Monday night we attended a very informal seder in the neighborhood in which most of the families were intermarried and/or the children of intermarriage. I was impressed with the Haggadah, “The 30-Minute Seder,” which cleverly packs in all the key seder components, including the third and fourth cups and opening the door for Elijah, BEFORE the meal.
I’ve only attended a handful of seders that extended beyond the meal; at virtually every seder I’ve been to, people begin trickling out after dessert has been served. For many years I wondered about the iconic lines like “Next year in Jerusalem,” since they never seemed to be part of my family Passover celebrations.
Tonight, Ellie and I are leading our extended family’s seder and trying out our homemade Haggadah, which was a lot of fun to put together. There is no second half to this seder; indeed, I’m a little worried that our relatives will complain it’s too long, since I kept all the major rituals and slipped in a few supplemental readings!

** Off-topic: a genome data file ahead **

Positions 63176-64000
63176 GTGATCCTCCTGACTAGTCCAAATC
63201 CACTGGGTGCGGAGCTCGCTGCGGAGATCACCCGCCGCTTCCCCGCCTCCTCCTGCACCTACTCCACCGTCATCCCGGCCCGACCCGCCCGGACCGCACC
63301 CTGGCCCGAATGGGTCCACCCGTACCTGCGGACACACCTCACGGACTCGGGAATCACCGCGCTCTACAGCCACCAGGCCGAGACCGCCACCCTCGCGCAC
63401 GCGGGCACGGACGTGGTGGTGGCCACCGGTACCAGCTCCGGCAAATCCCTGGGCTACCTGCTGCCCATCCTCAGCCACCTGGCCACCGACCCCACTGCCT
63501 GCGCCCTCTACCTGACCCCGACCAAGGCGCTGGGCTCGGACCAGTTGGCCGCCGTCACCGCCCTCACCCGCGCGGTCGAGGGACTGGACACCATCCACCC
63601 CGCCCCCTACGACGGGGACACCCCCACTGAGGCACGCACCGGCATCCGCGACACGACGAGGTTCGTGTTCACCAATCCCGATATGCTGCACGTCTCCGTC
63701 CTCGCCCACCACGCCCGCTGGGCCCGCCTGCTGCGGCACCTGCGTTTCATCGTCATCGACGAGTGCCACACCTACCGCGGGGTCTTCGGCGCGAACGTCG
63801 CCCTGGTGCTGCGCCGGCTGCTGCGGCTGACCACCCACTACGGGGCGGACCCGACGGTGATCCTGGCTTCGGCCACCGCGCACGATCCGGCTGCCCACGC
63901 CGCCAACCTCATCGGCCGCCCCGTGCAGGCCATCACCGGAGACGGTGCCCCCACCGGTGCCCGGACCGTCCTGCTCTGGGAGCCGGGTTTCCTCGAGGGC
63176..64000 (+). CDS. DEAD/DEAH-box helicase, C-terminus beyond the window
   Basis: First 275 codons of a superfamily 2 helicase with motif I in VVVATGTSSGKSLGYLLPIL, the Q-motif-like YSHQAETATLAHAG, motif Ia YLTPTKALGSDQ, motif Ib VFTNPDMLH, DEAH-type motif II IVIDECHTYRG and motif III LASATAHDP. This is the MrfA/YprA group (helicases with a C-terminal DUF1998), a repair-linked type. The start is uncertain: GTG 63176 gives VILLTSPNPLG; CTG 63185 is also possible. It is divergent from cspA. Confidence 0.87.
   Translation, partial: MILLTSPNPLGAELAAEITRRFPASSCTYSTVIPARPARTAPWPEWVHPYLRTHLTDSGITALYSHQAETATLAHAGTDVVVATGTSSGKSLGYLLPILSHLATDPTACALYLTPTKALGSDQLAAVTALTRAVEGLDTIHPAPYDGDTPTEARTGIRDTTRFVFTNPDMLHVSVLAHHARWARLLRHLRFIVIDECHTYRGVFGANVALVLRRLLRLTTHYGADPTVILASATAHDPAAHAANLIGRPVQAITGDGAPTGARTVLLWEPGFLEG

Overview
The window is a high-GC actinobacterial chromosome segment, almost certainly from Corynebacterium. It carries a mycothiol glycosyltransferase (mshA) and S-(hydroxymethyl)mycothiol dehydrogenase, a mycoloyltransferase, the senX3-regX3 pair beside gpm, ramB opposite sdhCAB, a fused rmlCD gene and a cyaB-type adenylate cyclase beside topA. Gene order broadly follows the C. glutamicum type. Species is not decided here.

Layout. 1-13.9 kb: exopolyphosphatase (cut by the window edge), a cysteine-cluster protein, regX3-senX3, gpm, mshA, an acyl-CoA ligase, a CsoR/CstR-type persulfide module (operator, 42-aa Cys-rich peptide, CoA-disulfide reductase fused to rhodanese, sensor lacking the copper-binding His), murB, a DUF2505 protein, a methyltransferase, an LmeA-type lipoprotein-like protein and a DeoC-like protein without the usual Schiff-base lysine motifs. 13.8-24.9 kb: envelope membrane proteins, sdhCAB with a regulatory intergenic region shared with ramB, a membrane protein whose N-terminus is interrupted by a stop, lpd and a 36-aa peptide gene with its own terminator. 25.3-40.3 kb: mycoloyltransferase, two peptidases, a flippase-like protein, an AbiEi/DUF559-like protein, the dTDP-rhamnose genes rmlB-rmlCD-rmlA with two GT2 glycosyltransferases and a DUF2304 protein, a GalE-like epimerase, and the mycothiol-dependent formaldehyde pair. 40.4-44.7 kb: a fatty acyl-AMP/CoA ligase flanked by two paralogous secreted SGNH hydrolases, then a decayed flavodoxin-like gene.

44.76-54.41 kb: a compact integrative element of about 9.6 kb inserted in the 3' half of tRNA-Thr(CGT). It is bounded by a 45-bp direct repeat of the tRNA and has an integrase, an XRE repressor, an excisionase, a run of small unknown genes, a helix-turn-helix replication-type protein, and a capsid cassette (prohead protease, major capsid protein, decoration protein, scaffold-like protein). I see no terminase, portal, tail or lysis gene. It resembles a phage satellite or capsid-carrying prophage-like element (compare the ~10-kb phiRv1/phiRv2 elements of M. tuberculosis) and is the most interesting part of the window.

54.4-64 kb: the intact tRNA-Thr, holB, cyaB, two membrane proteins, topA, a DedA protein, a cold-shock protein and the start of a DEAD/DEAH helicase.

My quasi-Catholic husband Joe, who increasingly seems to pride himself on knowing more about Judaism than many of our Jewish friends and family members, has insisted on contributing a joke page, which we’ll read after The Four Children and before mine and Ellie’s re-telling of the Moses story. Here it is:
The Exodus, an alternative interpretation by Rabbi Hugh Bris:
And so it came to pass that Moses was again called to the royal palace.
Pharaoh: “Moses, so good to see you again! I know, I know, you’re wondering why I asked to you here. This, this is so hard for me. Well, it’s not the quality of the work, gods no! Those pyramids. Wow! They’ll still be standing in our grandkids’ time, mark my word….But, you know, the slowdown. Things are tight. The Phoenicians are cutting back, Babylonians too. Look, what I’m trying to say, Moses, is that I’m afraid I’m going to have to let your people go.”
Shabbat Shalom and Happy Passover!